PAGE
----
The US Government Accountability Office (GAO) issued a report in March 2019 that provides insight into the EPA’s progress in implementing the Toxic Substances Control Act (TSCA). The EPA is responsible for evaluating the risk to human health and the environment from chemicals used in both consumer and commercial products. In 2016, the amended TSCA provided the EPA with expanded authority to review both existing and new chemicals and to issue regulations for chemicals that are found to present unreasonable health or environmental risks.
The EPA’s Integrated Risk Information System (IRIS) Program creates toxicity evaluations for the subject chemicals. In the past, the EPA’s IRIS Program has been criticized for failing to produce timely evaluations and for a lack of transparency in its assessments. In 2011, the EPA vowed to improve its methods for chemical evaluation. The GAO produced a report that was aimed at both reviewing the progress made by the IRIS Program in overcoming the challenges in chemical evaluation and more generally, the extent to which the EPA has successfully applied the provisions of the TSCA.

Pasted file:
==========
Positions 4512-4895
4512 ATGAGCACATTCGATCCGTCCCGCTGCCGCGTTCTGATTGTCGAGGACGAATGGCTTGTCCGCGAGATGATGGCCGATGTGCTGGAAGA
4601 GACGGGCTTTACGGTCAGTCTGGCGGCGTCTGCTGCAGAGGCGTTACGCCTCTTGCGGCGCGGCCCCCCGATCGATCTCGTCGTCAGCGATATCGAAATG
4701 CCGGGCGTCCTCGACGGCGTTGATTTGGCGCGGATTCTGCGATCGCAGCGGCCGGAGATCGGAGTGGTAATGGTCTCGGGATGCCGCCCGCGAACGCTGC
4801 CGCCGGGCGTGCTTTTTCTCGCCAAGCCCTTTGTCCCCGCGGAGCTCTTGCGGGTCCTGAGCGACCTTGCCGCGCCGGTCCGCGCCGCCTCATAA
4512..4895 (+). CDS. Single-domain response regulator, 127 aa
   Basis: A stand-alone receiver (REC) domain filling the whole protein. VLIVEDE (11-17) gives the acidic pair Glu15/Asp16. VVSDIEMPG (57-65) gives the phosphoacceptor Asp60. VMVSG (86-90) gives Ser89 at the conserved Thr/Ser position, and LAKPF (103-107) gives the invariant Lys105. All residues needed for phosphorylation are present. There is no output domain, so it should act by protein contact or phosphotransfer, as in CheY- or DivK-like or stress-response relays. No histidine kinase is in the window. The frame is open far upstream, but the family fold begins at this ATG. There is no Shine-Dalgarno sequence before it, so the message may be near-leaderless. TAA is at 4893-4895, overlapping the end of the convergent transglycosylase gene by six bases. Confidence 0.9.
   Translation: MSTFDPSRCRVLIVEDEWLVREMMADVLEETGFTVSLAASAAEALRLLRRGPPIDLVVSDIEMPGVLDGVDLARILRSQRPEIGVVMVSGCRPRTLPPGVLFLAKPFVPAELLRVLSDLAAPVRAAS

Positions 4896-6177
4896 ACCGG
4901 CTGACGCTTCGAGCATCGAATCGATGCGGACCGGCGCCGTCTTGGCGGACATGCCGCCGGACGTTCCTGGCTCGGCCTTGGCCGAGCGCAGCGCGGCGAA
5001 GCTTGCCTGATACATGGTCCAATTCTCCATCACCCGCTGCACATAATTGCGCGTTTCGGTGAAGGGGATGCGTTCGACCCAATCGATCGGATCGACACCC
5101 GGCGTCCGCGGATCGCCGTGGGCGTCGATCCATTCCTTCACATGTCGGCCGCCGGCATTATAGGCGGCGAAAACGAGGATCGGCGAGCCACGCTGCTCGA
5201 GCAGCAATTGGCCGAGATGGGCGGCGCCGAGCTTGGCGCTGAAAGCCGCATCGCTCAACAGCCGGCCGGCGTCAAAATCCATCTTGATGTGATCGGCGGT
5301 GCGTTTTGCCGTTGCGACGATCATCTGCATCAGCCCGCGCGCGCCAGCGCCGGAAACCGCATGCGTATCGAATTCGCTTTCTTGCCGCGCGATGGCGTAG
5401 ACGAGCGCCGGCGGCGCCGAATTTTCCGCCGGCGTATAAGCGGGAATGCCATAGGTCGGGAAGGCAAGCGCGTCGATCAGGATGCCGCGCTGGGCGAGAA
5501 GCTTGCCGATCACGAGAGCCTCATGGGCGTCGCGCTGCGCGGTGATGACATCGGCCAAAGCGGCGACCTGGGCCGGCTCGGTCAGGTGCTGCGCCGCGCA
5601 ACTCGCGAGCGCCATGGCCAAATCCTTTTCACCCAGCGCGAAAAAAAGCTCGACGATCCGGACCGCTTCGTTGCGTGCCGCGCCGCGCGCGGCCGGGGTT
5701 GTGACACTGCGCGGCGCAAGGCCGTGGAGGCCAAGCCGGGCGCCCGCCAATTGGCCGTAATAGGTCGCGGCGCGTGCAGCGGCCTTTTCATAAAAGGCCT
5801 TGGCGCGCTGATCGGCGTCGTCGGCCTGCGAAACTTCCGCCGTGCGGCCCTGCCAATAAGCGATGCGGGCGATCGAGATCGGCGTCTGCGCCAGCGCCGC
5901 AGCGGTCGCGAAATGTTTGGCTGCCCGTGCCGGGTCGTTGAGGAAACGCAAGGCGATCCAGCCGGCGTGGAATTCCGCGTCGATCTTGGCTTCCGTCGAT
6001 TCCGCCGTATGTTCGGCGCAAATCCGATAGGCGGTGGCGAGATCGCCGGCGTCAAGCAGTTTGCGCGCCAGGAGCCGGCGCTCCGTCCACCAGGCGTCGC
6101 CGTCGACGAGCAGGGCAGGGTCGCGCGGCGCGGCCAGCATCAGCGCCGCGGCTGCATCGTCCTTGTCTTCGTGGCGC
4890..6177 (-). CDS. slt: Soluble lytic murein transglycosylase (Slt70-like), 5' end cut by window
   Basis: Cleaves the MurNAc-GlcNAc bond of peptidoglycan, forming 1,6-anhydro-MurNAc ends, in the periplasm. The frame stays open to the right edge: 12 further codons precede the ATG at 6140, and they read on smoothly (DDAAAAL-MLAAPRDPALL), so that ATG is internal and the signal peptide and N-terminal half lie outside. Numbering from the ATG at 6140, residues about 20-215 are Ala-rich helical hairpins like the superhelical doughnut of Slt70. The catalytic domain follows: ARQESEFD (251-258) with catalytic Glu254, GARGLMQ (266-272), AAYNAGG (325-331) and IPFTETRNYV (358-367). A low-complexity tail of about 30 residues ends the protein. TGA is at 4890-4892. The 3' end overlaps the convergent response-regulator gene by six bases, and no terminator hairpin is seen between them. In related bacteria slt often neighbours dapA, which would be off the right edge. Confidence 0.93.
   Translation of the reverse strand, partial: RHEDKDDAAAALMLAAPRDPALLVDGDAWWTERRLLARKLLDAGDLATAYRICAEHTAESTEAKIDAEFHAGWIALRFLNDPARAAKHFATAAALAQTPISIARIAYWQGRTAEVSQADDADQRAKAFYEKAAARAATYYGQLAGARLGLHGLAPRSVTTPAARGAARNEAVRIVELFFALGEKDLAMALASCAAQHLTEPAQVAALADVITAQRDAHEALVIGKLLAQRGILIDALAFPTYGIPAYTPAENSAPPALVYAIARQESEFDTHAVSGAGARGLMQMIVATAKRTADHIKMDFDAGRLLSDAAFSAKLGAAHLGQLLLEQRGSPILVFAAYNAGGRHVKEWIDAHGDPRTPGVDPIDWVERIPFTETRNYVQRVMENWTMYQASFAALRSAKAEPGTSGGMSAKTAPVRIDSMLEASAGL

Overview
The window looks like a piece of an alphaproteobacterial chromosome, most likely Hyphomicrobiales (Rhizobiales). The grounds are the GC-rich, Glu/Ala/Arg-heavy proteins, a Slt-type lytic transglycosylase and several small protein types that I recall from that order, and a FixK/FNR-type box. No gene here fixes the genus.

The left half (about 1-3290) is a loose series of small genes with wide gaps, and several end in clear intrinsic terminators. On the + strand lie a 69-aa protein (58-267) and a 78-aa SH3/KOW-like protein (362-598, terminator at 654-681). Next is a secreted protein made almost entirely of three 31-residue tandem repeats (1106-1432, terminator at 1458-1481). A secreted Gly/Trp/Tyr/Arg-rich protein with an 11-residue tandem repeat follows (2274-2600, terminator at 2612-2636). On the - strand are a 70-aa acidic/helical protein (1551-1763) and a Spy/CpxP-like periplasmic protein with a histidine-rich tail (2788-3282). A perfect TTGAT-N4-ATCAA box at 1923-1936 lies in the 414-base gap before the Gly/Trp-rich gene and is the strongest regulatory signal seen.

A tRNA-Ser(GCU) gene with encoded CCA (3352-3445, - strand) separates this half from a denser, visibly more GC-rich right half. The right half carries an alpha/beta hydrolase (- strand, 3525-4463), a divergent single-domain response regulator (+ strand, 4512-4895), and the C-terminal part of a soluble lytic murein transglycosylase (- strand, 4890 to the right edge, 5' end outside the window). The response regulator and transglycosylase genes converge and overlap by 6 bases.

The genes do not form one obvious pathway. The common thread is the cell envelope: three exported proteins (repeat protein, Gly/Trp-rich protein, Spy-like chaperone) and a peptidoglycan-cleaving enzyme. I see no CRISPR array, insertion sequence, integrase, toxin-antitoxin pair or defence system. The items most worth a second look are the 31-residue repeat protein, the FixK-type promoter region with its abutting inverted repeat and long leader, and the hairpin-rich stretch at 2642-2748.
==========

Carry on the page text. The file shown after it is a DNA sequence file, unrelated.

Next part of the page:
GAO made several key findings in its recent evaluation of these factors:
- The EPA’s IRIS Program has made progress in improving the timeliness of its assessments by applying certain project management techniques and incorporating improved software.
- The IRIS Program has improved transparency in its assessments by instituting a systematic review process. This process describes the studies relied upon, identifies their methodologies, and applies these studies in a comprehensive analysis of all relevant materials.
- The EPA has improved its implementation of TSCA provisions by adhering to statutory deadlines. This includes finalizing the rules for prioritizing chemicals known as the Framework Rules (although three of the rules are being challenged on account of the TSCA requirement that the EPA must consider all conditions of use in prioritizing chemicals and not exclude any specified uses).
- However, the EPA continues to encounter challenges in implementing TSCA consistently given the rigid deadlines and increased caseload under the amended law
- An additional problem occurred between June and December 2018, when the EPA was ordered to halt its assessments during deliberations about program priorities
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